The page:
We have seen that experimentally sleep-deprived bees compensate by sleeping more and more deeply when the opportunity arises. We have also seen the nuanced and variable responses of dance followers to the dances of sleep-deprived bees. Therefore, we can conclude that experimental deprivation of sleep is not too artificial to be biologically relevant. Indeed, the experiments suggest that both sleep and sleep deprivation are integral to the lives of bees and their toolkit for survival. Nevertheless, it would be nice to study naturally sleeping and sleepless bees.
In one experiment, Barrett Klein and Thomas Seeley put their bees to work either early in the morning or late in the evening to see if they compensated by taking naps at other times.
They accomplished this by training some bees to forage only in the morning (around 6 am to 9 am) and others only in the evening (around 4 pm to 7 pm). While the total time devoted to sleep did not differ between bees that worked in the morning and those that worked in the afternoon, the timing of their sleep was very different.
Bees who were put to work in the morning slept more in the afternoon, while those put to work in the afternoon slept more in the mornings. The fact that bees can take naps whenever possible to compensate for missing out on sleep at other times reinforces the idea that sleep is essential for their well-being, just as it is for us.
Barrett has relentlessly chased sleeping honey bees for two decades. Shifting locations across continents and forging collaborations with colleagues, friends and family, he has shown that different classes of bees – cell-cleaners, nurses, food-storers, foragers – all sleep, that young bees sleep more and do so inside the cells, and that older bees sleep less and on the surface of the nest (barely avoiding falling off).
Barrett has provided increasing evidence of the importance of sleep in honey bees, even getting his PhD along the way. I can’t fail to mention that Barrett studied sleep in a paper wasp for his MS thesis. In collaboration with Jürgen Tautz of the University of Würzburg in Germany, he has developed infrared photography to study honey bees while [causing little or no disturbance](https://journals.plos.org/plosone/article?id=10.1371/journal.pone.0102316).
Now, let us turn to the more fundamental questions.
Do animals and insects really sleep?
Without being too strict in their definition of sleep and not being too judgemental about the rigour of the study, Scott Campbell and Irene Tobler of the University of Zurich surveyed the literature in 1984. They identified at least 150 species of (some) invertebrates and all classes of vertebrates (fishes, frogs, reptiles, birds and mammals) that may be displaying some form of sleep.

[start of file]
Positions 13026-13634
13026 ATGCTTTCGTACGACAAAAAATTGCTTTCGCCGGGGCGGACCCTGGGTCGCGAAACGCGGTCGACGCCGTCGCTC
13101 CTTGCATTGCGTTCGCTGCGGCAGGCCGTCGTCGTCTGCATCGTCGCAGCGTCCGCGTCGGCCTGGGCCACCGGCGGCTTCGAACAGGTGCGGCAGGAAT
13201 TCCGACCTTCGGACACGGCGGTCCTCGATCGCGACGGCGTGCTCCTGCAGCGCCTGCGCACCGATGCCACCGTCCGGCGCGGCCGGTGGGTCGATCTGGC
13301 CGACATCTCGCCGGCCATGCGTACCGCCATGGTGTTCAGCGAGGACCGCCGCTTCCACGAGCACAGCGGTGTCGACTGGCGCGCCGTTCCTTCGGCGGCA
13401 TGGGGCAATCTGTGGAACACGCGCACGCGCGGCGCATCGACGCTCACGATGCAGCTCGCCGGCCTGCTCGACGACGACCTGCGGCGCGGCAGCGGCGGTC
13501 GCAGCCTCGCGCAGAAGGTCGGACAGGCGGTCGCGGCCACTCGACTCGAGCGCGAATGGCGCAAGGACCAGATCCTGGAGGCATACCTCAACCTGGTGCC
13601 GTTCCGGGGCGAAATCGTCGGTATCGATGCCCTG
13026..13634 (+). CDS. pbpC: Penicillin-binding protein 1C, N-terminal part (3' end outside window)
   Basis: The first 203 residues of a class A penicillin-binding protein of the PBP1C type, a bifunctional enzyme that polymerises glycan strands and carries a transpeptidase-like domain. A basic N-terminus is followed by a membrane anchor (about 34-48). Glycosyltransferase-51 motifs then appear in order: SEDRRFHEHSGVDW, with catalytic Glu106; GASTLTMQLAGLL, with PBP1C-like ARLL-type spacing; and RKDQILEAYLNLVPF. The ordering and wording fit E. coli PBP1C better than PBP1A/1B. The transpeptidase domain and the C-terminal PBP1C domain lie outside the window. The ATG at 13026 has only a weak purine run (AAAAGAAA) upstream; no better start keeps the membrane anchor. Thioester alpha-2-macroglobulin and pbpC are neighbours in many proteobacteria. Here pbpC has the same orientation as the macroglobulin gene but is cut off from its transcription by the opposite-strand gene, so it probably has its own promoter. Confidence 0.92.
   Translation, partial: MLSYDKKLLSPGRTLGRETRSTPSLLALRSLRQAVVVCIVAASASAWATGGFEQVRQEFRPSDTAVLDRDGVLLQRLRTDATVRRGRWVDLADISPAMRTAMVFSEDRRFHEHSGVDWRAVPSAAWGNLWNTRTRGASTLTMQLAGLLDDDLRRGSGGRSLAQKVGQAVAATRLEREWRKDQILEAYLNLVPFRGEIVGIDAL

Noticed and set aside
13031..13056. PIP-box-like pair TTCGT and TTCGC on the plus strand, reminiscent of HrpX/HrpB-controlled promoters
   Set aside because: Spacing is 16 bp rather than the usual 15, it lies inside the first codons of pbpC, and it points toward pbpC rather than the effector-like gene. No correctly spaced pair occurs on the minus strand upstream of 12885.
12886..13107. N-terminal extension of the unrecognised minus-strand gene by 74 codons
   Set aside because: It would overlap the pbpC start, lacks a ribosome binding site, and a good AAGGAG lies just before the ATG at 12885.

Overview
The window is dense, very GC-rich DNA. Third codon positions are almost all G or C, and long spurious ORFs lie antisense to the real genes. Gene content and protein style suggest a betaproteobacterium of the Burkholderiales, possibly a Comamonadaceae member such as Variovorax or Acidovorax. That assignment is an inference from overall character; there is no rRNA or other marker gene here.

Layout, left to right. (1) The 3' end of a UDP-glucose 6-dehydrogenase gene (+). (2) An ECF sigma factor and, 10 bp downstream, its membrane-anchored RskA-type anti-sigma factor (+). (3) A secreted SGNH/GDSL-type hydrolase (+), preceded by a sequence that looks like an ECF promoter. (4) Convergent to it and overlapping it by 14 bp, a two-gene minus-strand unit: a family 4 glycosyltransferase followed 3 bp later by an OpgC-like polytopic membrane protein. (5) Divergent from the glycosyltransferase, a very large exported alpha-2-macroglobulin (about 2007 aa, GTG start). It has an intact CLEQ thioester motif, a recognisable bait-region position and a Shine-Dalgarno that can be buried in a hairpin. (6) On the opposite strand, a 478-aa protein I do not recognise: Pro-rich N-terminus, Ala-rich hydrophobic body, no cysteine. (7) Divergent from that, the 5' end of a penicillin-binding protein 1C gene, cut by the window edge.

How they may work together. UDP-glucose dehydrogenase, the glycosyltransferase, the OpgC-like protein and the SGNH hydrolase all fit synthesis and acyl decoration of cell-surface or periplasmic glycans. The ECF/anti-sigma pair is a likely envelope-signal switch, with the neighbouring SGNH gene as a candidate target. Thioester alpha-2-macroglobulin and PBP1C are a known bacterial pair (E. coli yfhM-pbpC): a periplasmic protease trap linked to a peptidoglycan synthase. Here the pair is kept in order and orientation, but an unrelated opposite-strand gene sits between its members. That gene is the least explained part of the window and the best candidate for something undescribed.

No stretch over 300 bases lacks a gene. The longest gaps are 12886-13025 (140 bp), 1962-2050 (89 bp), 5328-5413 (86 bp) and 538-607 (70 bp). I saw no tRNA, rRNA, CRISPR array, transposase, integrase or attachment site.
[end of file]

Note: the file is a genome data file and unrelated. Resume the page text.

Counterintuitive as it may seem, such a liberal attitude towards the literature is very useful in surveying nascent fields of research. It protects us from too many prematurely judged false negatives. The 150 species thus preselected as possible candidates for sleep research provide a gold mine for further exploration. And others have since added more putative and some well-confirmed sleeping species.
For example, only two species of insects, the cockroach and the honey bee, were included in the Campbell-Tobler survey. Other insects like wasps and fruit flies have since been added as well.
Humans have become so accustomed to thinking of sleep in terms of what happens in our brains and in using neurological correlates of sleep to define light sleep, deep sleep, REM sleep, etc. that we tend to forget that sleep is a behaviour. It is, therefore, the subject of ethology. Long before we knew anything about its neurological correlates, people experienced sleep and detected it in others, and measured its duration in both. Even the sophisticated neurological correlates were initially calibrated with reference to the behavioural markers of sleep before they were considered reliable enough to stand on their own.
Therefore, it makes sense to begin to define and detect sleep in animals using behavioural criteria. Sleep can be reliably detected by certain postures: relative immobility and a high threshold for responding to external stimuli. If being in this state has a biological function, we should expect that animals should return to this state and get enough of it if we disturb them out of it. Adding the additional criterion of such ‘compensation, which is sometimes called ‘sleep rebound’, we get a reasonably robust definition of sleep and a means of detecting and measuring its duration.